Every now and then we like to take a break from all the words and just post some numbers. And some words describing the numbers, as otherwise it would just be a whole bunch of numbers with no context, which would be really weird. Big Numbers is a weekly feature on Pass it to Bulis in which we identify the numbers and statistics that really matter or, frequently, the ones that don’t matter at all but are still pretty interesting.
1 - 20-goal scorers for the Canucks this season. It was Ryan Kesler. To put that into perspective: in 2009-10, they had six 20-goal scorers. 1 is, uh, five fewer. It wasn’t a very good season.
191 - In fact, it was historically terrible. The Vancouver Canucks scored just 191 goals in 2013-14, one shy of their goal totals in 1998-99, their previous worst offensive season ever. (And keep in mind that they only got this close by scoring 5 goals versus Calgary in their final game.) Is it any consolation that this season wasn’t just bad, it was so bad that now it’s a trivia answer? I say yes.
97 - Combined points for Daniel and Henrik Sedin, who still finished the year first and second in team scoring. Both players have had seasons with more points than their combined points totals this year. That’s rough.
.71 - Zack Kassian’s points per game over the final 17 games of the season. The big winger put up 12 points in the months of March and April, which is an impressive pace for a guy playing primarily on the third line. He appeared to be putting things together towards the end of the campaign, and if he still has it together next year, that’s a 57-point pace over 82 games. Could Kassian hit 60 points with continued development and perhaps a larger role next year?
1031 - This is how many shots the Canucks missed this year, 6th in the NHL and third in the West. But before you lament the statistic, note that the two Western teams ahead of them are LA and San Jose. You miss a lot of shots when you take a lot of shots, and you take a lot of shots when you have the puck a lot. To Vancouver’s credit, they actually outplayed their opponents more often than not, which is a good sign for next year if they do decide to return with the core mostly intact. The one tweak they should make, though, is winning more.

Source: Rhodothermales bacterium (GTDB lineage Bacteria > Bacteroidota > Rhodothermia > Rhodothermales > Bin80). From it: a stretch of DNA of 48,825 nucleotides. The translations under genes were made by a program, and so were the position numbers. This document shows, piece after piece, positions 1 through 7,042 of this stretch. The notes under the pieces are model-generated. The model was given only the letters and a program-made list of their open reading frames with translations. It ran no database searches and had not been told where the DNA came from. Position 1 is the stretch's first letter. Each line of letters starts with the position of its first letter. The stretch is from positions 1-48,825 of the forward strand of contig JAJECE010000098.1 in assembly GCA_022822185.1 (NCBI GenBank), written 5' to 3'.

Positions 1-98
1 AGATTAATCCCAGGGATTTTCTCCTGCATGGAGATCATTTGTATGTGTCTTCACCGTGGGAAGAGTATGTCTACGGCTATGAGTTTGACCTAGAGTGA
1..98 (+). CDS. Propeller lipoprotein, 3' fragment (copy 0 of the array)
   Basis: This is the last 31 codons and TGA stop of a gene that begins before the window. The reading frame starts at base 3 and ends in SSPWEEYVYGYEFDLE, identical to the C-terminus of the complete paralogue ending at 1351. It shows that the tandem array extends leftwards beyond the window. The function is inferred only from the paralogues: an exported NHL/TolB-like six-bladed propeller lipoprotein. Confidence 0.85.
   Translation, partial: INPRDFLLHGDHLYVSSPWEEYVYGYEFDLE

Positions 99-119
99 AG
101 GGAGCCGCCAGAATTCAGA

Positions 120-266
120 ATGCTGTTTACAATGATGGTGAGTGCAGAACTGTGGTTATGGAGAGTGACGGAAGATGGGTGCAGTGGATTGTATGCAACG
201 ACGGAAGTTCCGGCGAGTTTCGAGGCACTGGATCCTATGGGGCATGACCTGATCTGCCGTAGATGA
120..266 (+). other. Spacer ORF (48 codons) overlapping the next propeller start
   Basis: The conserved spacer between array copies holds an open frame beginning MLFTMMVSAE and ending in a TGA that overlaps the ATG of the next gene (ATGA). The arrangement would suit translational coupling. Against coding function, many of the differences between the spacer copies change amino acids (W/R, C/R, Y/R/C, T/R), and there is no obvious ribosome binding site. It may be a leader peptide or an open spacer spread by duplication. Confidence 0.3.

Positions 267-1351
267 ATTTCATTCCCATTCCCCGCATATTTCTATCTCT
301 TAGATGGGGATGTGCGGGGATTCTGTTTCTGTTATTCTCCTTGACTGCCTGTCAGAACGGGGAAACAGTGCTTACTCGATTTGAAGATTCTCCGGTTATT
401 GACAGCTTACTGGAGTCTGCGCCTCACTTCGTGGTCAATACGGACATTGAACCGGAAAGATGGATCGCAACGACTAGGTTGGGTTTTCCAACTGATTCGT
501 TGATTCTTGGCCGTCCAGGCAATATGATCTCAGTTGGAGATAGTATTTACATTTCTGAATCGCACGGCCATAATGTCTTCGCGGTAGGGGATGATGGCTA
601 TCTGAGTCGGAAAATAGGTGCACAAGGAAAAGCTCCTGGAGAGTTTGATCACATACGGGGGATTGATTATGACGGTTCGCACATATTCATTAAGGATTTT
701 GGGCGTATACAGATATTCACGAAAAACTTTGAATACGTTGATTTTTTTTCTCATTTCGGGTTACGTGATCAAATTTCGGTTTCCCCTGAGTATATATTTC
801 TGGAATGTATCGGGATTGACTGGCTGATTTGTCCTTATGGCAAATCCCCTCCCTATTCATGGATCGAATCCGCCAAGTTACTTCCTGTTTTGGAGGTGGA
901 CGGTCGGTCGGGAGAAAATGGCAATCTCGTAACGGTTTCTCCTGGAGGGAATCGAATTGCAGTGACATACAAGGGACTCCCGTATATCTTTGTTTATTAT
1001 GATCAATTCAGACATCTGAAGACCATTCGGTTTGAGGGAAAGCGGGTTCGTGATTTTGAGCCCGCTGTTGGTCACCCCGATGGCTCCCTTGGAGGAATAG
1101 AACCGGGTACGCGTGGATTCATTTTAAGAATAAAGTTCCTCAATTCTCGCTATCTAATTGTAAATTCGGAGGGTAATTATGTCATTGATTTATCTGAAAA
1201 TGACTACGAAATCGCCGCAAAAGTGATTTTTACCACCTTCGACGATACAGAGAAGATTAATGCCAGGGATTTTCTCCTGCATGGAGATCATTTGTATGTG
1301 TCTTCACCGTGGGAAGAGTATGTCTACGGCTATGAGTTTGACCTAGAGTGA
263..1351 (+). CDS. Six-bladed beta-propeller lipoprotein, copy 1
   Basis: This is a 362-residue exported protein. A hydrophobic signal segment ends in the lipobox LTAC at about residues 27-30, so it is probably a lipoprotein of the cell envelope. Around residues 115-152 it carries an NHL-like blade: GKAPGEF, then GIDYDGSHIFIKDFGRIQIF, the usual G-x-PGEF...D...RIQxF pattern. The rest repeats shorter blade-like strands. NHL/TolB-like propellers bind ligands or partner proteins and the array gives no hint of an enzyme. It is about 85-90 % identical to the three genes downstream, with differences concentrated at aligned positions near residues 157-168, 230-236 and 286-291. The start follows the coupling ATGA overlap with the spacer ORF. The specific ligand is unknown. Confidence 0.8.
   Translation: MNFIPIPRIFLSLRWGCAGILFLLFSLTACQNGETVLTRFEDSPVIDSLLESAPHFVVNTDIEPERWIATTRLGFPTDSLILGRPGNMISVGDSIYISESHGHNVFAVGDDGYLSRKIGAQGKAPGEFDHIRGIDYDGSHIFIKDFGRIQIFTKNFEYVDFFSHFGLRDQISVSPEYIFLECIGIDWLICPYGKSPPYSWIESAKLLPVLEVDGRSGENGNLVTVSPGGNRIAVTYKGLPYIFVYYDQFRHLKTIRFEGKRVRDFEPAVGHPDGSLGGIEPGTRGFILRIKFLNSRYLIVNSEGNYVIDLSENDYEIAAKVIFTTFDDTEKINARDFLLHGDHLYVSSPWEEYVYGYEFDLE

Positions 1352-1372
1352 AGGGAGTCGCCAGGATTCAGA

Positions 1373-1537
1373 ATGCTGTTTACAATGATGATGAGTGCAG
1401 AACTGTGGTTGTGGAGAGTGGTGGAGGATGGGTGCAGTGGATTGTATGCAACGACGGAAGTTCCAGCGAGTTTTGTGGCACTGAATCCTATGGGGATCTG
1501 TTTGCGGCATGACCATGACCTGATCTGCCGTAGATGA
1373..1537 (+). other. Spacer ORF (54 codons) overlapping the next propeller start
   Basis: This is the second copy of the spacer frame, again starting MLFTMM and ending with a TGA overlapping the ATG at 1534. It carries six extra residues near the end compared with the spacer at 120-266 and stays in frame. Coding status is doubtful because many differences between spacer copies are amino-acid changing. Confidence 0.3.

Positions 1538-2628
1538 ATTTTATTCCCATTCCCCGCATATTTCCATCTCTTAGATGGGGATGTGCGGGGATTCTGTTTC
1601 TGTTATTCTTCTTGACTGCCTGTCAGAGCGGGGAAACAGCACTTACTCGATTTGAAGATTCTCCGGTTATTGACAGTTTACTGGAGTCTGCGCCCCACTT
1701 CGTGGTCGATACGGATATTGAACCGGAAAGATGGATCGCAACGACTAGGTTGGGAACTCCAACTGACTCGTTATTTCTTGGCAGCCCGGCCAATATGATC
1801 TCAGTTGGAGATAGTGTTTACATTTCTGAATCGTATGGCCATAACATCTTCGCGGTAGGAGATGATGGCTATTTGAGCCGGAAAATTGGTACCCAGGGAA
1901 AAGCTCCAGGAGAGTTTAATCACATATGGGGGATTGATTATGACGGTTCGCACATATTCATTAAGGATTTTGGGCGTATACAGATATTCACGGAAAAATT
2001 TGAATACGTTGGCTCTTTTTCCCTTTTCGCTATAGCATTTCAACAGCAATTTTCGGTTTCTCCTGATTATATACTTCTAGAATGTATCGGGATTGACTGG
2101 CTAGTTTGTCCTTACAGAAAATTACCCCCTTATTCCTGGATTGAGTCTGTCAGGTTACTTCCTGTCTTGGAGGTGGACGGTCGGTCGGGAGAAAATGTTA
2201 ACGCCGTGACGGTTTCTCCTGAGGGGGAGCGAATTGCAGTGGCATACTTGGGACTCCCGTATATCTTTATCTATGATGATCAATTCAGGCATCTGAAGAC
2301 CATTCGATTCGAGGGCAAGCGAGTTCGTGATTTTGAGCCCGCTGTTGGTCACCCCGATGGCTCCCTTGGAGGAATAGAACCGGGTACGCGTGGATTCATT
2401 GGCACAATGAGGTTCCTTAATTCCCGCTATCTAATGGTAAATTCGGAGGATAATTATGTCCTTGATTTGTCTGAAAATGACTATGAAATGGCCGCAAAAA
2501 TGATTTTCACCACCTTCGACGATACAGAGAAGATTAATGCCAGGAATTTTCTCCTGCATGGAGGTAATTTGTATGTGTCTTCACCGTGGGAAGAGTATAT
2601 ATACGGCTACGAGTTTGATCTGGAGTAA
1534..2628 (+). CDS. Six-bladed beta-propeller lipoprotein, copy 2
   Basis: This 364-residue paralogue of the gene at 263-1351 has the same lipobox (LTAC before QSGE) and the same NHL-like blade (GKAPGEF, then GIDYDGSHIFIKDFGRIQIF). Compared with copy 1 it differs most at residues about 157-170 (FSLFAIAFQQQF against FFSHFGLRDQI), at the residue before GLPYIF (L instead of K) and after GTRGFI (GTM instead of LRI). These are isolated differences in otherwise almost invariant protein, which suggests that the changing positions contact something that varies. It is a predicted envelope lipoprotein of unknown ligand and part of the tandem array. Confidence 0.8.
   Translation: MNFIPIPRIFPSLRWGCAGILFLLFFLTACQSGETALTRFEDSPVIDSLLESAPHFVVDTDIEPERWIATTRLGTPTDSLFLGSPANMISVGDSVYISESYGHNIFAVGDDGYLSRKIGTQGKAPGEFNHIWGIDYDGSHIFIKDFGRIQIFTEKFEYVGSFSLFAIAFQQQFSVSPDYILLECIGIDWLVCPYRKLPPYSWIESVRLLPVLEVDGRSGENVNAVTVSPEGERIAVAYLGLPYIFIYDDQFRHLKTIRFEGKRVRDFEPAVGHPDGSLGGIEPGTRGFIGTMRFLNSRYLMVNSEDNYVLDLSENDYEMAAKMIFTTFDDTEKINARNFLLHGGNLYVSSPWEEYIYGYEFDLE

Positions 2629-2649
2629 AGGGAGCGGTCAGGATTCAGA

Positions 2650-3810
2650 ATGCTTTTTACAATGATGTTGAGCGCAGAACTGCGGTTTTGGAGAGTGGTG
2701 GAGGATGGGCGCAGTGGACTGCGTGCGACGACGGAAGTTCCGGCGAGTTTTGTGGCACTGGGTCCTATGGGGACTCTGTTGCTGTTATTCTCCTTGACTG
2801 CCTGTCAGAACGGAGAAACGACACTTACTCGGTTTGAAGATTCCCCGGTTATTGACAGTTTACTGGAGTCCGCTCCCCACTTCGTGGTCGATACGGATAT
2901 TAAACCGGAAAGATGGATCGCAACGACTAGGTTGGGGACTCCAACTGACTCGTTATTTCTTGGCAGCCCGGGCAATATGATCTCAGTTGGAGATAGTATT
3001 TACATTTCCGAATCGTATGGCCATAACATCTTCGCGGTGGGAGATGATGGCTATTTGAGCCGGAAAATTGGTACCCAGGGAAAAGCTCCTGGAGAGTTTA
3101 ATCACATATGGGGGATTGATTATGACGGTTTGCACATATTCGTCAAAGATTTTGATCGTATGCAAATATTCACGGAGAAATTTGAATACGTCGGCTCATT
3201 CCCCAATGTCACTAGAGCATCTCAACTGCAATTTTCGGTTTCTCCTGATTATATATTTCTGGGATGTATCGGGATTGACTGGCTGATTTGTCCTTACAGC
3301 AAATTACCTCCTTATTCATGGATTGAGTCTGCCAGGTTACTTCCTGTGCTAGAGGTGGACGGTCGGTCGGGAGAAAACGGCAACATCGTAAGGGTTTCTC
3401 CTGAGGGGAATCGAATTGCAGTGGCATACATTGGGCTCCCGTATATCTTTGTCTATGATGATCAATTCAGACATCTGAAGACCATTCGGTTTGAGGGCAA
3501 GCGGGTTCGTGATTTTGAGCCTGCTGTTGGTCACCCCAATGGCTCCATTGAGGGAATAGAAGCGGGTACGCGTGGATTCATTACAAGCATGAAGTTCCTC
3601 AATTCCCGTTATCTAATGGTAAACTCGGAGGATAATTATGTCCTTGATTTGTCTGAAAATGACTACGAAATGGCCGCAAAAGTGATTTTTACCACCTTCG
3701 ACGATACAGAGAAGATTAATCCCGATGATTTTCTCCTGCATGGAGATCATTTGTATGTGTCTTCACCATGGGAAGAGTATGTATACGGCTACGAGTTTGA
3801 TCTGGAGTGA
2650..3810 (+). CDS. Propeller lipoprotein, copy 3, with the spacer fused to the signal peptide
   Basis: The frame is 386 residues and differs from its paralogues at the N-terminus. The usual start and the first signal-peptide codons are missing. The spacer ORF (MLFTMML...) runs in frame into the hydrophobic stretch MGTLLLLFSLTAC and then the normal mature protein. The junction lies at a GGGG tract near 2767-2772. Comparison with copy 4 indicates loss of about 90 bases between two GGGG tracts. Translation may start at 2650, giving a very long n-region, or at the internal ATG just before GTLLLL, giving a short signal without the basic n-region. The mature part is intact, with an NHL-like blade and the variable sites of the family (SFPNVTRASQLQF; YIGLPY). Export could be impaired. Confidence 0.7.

3 | Teams with a corsi rating above 50% that failed to make the postseason, one of which was the Vancouver Canucks. The other two? The Ottawa Senators and the New Jersey Devils. Meanwhile, the 10 other teams that outpossessed their opponents over the course of the season are in the dance. Possession metrics like Corsi and Fenwick aren’t the be-all and end-all — there’s simply too much randomness, luck, and other junk that goes into deciding an NHL game — but it’s generally the best indicator of a good team, which is why most of the teams that win the possession battle are playoff teams. Unfortunately, as with every statistic, there are always outliers, and this year, the Canucks were the Western Conference team that couldn’t turn their puck possession into playoff spot possession.
-39 | Alex Edler’s plus/minus, a league-low. Just an incredible accomplishment here. Even Steve Ott had to recognize it:
It was a helluva race but congratz to Edler for taking @ovi8 and myself down! Gold jacket Green jacket who gives a shit.
— Steve Ott (@otterN9NE) April 14, 2014
Here’s the thing, though: the only player that got worse luck on the ice was Steve Bernier, who finished the year with a league-low PDO of 95.0. Edler’s right behind him at 95.2. PDO is basically a stat that measures luck, combining your team’s shooting percentage and save percentage, two elements you can rarely control, when you’re on the ice. It tends to settle around 100, which is where most of the Canucks lie. But not Edler. He had a bad year. He was at fault for many goals against and he didn’t produce as much offence as he can. But you don’t get anywhere near minus-39 without a staggering amount of rotten luck, and the stats bear out just how much rotten luck Edler faced.
1217 | Shots blocked by the Canucks in 2013-14. It’s 198 more than they blocked in Alain Vigneault’s last full season. As if you needed any more evidence that the team’s philosophy has changed somewhat. Similarly, the Rangers went from 1338 in John Tortorella’s last full season to 1119 this year. Thus, in effect, the coach swap of Alain Vigneault for John Tortorella was good for a blocked shots swing of 200.
6.2% | The Canucks’ chances of winning Tuesday night’s draft lottery and with it, the right to draft first overall. I like those odds! Sadly, this may be yet another instance where the Canucks are beating out for the first overall pick by Buffalo, who have the best odds, at 25%. No doubt they end up with Gilbert Perrault, and we end up with… *sigh*… Dale Tallon.